A cold grey morning...
Frost covers the ground.
Dark shapes of leafless trees
stand out sharply against the dull mist.
Beauty so great
has no need to shout,
but silently invites the soul
to stillness and peace.
Tuesday, February 14, 2012
When the snow comes down and there is finally a chance to rest from all the outdoor chores, the avid gardener inevitably turns to seed catalogues and gardening books and dreams about next year’s load of heavy labor. It might be a form of insanity, but then again it might be a healthy instinct—now is the time to plan out the garden, go through seed inventories, and get those seeds ordered. Time to plant will be on us before we know it, and planning the garden ahead saves time and energy in spring and summer.
The first thing to do when planning a garden is to determine what your overall goal for gardening actually is. If you just want to add some flavor and nutrition to your table, your planning task is easier than if you want to start moving in the direction of food independence. But either way, here are some things to keep in mind while you are planning.
Grow what you like to eat. Don’t grow beets and turnips just because they are good storage crops if you are not going to eat them. But at the same time, be a little adventurous. Just because you didn’t like something as a kid doesn’t mean you won’t like it now, especially if you find new ways of cooking things. I try to plant a new thing every year. Last year I planted okra for the first time, and it was a great success. Some of my traditional plants like squash and cabbage did very poorly, but the okra thrived and added a welcome change to my dinner plate.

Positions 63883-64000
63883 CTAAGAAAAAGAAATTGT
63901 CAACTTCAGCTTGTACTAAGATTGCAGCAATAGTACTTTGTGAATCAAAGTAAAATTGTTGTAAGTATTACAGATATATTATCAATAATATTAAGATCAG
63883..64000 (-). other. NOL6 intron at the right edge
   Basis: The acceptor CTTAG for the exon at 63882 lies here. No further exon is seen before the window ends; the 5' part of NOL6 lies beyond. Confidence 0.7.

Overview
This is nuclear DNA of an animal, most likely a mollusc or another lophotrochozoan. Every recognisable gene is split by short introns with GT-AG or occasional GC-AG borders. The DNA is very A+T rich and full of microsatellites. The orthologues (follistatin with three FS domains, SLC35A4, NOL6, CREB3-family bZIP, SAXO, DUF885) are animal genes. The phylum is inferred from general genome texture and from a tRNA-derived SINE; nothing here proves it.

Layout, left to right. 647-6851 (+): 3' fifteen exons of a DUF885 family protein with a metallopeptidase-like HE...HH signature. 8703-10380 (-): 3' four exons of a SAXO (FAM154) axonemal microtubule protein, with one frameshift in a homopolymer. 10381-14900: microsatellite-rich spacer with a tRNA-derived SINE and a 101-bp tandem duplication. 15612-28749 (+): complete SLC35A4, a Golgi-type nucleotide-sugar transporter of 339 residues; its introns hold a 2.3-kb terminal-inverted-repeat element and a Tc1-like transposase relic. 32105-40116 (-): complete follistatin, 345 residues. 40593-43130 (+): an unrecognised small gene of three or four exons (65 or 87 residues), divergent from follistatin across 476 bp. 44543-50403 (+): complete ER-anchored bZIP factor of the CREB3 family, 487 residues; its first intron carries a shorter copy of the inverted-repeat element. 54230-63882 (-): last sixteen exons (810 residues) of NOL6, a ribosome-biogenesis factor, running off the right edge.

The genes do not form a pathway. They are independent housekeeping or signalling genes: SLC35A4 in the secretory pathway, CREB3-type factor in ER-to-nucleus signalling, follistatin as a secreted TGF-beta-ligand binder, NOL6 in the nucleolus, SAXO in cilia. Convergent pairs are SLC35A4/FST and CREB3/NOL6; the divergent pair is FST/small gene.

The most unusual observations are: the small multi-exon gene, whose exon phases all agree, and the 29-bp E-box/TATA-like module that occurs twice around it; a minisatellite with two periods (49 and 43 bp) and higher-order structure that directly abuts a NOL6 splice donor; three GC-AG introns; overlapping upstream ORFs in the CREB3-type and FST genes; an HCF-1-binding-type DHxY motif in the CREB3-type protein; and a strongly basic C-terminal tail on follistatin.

Make sure that what you grow is suited to your climate and soil type. Some plants have a long growing season and can’t reach maturity in northern climates. Others prefer cool weather and need to be planted in spring or fall in climates where the summer is hot. There can also be considerable variety within a species of when you can expect a crop to mature. Seed catalogues usually list the number of days to maturity for the varieties they offer. Pay attention to the number of days and make sure that your growing season is long enough for a particular variety. You should also take into consideration what diseases affect your area. Your local county extension office can be of great service in all of these matters.
If your goal is to raise a substantial portion of your own food and put it by for the winter, then planning becomes more complicated. Here is something to consider. How will you preserve it? Freezing, canning, drying, and live storage are the major options. Some vegetables do better with one method rather than another. Corn out of the freezer is delicious, dried corn makes a nice chewy snack, but canned corn is cooked for a long time under pressure which changes the flavor and uses much fuel. Tomatoes, on the other hand, do not undergo a significant flavor change in the canning process, and they are good out of the freezer. The live storage time of both corn and tomatoes is limited. Root crops, such as potatoes and turnips, as well as cabbage, will keep a long time in storage is kept in a cool damp place where it will not freeze. Some root crops such as parsnips and
artichokes can be stored in the ground all winter. (I love them. It is such fun to go out to the garden in the middle of February and find food!) Jerusalem
Now is time to go to the library and do some reading. One book that I use extensively in planning my garden is “Root Cellaring: Natural Cold Storage of Fruit & Vegetables” by Mike and Nancy Bubel. I first discovered it at my local library, but decided I needed my own copy for constant reference. It is a good idea to read up on other garden related topics such and soil improvement, pest control, and canning also. There is little time for reading in the summer and fall when the pests and harvest are upon you. And there is nothing worse than being in the middle of a canning project and discovering you don't have the right equipment!